Dana Levin Reading
On the night of March 7, poet and former Santa Fe University of Art and Design Creative Writing and Literature faculty member Dana Levin read from her latest book of poetry, Banana Palace. The audience, filled with Levin’s past students and colleagues, seemed eager to tuck in and experience her writing come off the page. Her reputation definitely precedes her, as even students who never took a class with her have heard from other students and professors that she’s a force. In the weeks before the event, CWL students were buzzing with excitement.
The reading started with Levin reading something new. She explained that the Poetry Society of America asked her talk about the poem “Fortune Cookie” from her new collection. It reads, “You will never get death / out of your system.” She shared the piece she wrote about the poem. “I decided I liked this piece and I wanted to use it. So I plagiarized myself, sort of.” Levin says. The piece addresses the inevitability of death and apocalypse. “You! You and Death! Lovers who just can’t quit. That’s how we make the future.” This opening smoothly brought the audience into the world of the book, which explores change and uncertainty.
Though these themes may sound heavy, Levin expertly chose to read poems in an order that kept the audience’s attention, sharing personal anecdotes and explaining mythological figures in between. “This book, Banana Palace, is about anxiety about the future. I started writing it five years ago, I had no idea.” Levin says, eliciting chuckles from the audience. Before reading “Across the Sea,” she talked about an experience she had while teaching at SFUAD, about how it felt to see her students on their phones, looking up the definition of “soul.” “And they’re doing this while there’s an actual, physical book [“Averno” by Louise Glück]…that features a figure, Persephone, who comes from a pre-literate culture,” Levin says. “You know, those myths were once oral tales before someday decided to write them down. So in that moment, time and space just kind of collapsed and the poem happened.”
The rest of the reading went on like this, with both the quiet, thoughtful moments and the loud, comedic ones proving to be equally important and equally authentically “Dana Levin.” She also offered advice, telling the audience to keep all of their failed poems. “And then one day, you’ll just look at them all and you’ll start to cut them up with a scissor and move stuff around. And all of a sudden you’ll have a poem.” She says that’s the way her poem, “A Debris Field of Apocalypticians—A Murder of Crows ” was constructed. It begins:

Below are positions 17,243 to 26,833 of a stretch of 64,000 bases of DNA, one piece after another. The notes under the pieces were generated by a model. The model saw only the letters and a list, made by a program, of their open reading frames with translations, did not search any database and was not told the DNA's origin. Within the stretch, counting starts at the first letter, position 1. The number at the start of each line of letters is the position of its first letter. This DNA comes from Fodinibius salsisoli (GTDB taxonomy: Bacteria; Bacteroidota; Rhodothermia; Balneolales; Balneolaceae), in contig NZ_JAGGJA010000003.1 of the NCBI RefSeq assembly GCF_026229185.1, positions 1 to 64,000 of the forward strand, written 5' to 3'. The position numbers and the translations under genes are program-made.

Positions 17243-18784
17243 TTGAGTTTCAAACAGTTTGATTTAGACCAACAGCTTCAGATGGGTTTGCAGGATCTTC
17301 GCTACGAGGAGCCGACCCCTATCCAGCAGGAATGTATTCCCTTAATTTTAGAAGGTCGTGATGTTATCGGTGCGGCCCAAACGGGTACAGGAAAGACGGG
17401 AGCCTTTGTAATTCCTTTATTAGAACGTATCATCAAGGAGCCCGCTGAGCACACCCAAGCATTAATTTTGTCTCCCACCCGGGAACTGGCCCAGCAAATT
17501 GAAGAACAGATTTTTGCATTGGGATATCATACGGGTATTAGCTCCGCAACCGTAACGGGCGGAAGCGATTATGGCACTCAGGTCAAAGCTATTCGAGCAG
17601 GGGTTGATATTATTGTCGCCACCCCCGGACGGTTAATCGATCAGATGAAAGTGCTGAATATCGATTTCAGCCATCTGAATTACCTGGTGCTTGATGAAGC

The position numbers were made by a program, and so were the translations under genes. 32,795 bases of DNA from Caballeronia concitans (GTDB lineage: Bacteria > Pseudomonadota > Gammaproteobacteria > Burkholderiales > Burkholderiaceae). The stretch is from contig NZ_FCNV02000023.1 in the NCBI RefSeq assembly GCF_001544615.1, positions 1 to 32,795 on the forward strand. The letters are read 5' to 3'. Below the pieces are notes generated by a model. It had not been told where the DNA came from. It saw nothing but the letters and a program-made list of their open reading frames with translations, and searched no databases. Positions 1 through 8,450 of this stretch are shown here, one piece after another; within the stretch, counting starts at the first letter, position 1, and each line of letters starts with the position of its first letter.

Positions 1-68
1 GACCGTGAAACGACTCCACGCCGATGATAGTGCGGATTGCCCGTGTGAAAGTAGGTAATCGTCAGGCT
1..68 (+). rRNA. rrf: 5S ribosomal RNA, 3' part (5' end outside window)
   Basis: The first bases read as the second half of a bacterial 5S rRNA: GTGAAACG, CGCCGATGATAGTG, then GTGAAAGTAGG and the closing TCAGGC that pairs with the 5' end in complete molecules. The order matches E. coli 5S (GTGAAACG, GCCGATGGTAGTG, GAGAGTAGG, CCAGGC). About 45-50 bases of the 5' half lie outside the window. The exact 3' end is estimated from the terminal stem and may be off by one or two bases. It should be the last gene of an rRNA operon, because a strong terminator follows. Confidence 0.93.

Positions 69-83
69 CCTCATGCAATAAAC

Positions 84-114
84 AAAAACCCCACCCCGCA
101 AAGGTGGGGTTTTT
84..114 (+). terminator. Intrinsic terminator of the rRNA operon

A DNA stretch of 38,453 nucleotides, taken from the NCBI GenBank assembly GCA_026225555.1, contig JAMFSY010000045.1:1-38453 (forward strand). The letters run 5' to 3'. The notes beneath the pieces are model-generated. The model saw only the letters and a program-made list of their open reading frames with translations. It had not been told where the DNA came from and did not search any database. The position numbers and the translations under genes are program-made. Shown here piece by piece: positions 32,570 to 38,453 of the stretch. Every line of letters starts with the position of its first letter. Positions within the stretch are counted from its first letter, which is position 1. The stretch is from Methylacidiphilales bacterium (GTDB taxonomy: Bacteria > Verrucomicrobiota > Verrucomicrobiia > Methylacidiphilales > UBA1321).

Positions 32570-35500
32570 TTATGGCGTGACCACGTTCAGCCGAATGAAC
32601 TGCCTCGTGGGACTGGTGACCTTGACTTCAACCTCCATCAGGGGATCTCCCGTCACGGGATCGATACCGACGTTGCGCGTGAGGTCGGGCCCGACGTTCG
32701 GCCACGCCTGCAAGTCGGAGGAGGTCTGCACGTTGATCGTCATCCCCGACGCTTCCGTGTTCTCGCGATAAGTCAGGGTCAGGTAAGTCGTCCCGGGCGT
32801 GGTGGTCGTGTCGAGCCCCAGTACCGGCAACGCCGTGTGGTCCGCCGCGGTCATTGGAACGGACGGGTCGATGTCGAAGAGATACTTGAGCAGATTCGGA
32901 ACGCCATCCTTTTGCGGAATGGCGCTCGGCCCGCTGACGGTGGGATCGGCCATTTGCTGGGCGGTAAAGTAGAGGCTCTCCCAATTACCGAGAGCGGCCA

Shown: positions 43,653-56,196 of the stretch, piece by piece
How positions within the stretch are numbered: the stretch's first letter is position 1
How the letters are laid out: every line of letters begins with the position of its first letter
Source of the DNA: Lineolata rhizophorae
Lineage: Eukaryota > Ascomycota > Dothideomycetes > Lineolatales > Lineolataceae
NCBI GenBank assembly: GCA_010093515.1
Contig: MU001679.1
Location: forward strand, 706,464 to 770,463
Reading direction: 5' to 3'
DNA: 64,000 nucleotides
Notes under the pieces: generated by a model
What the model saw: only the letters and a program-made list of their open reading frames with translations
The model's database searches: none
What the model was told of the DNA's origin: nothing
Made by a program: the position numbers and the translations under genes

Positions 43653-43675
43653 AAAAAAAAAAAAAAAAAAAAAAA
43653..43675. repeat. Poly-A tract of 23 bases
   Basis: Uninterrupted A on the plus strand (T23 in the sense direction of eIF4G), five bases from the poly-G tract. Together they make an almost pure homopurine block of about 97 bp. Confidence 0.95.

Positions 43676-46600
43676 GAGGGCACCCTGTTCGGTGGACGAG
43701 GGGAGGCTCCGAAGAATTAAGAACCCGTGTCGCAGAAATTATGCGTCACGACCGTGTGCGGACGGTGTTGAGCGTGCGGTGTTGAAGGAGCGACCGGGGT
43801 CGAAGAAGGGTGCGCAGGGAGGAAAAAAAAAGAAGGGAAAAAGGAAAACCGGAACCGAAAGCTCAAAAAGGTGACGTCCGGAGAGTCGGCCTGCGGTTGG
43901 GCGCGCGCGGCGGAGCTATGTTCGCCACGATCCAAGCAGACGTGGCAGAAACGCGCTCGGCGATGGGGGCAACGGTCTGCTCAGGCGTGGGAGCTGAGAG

The fact of suffering is not a question of justice.
Belief in God is not a disease.
Our father projections met and disaster ensued.
Earth is our only time machine.
It was refreshing to learn that such a connected piece was put together in such a way. Levin proved how natural she is at being both a masterful writer and teacher, inspiring students of all ages in the audience while she read. Her subjects continue to be interesting and thought provoking, such as her piece “Talk Show,” in which speaker is interviewed about simple processes such as breathing. She performed with attention to what each poem says, skillfully creating a different mood for each piece throughout the reading.
Levin says her book’s title poem began in response to an image she saw on Facebook, which she wanted to explore without writing about Facebook, “which seemed a terrible subject for poetry.” But the image wouldn’t leave her, even a year later, and she had to figure out how to write about Facebook. “Alright, well, who needs to know about Facebook?” Levin asked herself. “Somebody who doesn’t know what Facebook is. Well who doesn’t know what Facebook is? Obviously somebody who has survived the apocalypse, or actually was born after the apocalypse and doesn’t know anything about the world before.” The poem ends: “Cross-section of a banana under a microscope / the caption read. / I hunched around my little screen / sharing a fruit no one could eat.”
After the reading, Levin answered any questions the listeners had for her before signing books in the lobby. Julia Goldberg, CWL faculty, asked if Levin feels directly impacted by current events when she writes, to which she responded, “This is a very difficult time to be writing in, because the pressure is going to be that you have to write your big protest poem. And not all of us are going to be good at doing that.” She says her reaction was writing poetry that was “aggressively apolitical.”
“I am somebody who believes that there is through line from the personal out into the collective,” she says. “And I have now written some things that are more topically oriented, but I’m really wanting those things to just happen naturally. At the same time, you have to sometimes push yourself into arenas you may not be comfortable in.” She talked about reading Illocality by Joseph Massey after the election, and how it was solacing to reading about “minute acts of perception, like watching the shadow of a branch on the wall.” Levin described moments like these as a sort of protest in themselves. “What more subversive thing can you do in this moment than slow down, pay attention, and watch a shadow on a wall? I mean, that’s political at this moment, to me.”
She goes on to speak to those writers who might not like protest poems, or not even know how to write them. “You have to trust that whatever your response is will speak, that you have a vision, and you’re going to offer something that is going to matter. Even if, on the surface, it doesn’t seem like it’s fitting all of the rules about the kind of poem you’re supposed to be writing.”